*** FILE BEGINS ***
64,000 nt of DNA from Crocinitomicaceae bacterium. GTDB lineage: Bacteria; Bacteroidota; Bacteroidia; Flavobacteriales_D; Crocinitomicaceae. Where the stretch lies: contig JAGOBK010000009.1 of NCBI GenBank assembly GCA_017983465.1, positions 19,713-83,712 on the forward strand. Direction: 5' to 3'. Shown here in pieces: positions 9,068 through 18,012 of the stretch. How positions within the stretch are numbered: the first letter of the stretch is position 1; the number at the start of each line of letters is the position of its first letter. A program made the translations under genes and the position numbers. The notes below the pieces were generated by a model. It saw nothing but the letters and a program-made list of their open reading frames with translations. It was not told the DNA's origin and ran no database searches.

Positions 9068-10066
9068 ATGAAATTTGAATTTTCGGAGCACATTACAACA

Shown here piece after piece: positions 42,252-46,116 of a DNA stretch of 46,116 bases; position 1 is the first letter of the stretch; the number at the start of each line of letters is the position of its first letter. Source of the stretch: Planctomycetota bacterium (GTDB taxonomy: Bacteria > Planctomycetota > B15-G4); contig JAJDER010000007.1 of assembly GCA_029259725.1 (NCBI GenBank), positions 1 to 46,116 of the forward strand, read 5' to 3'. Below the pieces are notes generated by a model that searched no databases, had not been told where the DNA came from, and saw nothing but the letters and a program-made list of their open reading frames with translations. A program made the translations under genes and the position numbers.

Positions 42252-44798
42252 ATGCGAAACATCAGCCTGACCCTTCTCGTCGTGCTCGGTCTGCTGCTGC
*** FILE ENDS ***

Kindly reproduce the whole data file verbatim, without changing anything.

64,000 nt of DNA from Crocinitomicaceae bacterium. GTDB lineage: Bacteria; Bacteroidota; Bacteroidia; Flavobacteriales_D; Crocinitomicaceae. Where the stretch lies: contig JAGOBK010000009.1 of NCBI GenBank assembly GCA_017983465.1, positions 19,713-83,712 on the forward strand. Direction: 5' to 3'. Shown here in pieces: positions 9,068 through 18,012 of the stretch. How positions within the stretch are numbered: the first letter of the stretch is position 1; the number at the start of each line of letters is the position of its first letter. A program made the translations under genes and the position numbers. The notes below the pieces were generated by a model. It saw nothing but the letters and a program-made list of their open reading frames with translations. It was not told the DNA's origin and ran no database searches.

Positions 9068-10066
9068 ATGAAATTTGAATTTTCGGAGCACATTACAACA

Shown here piece after piece: positions 42,252-46,116 of a DNA stretch of 46,116 bases; position 1 is the first letter of the stretch; the number at the start of each line of letters is the position of its first letter. Source of the stretch: Planctomycetota bacterium (GTDB taxonomy: Bacteria > Planctomycetota > B15-G4); contig JAJDER010000007.1 of assembly GCA_029259725.1 (NCBI GenBank), positions 1 to 46,116 of the forward strand, read 5' to 3'. Below the pieces are notes generated by a model that searched no databases, had not been told where the DNA came from, and saw nothing but the letters and a program-made list of their open reading frames with translations. A program made the translations under genes and the position numbers.

Positions 42252-44798
42252 ATGCGAAACATCAGCCTGACCCTTCTCGTCGTGCTCGGTCTGCTGCTGC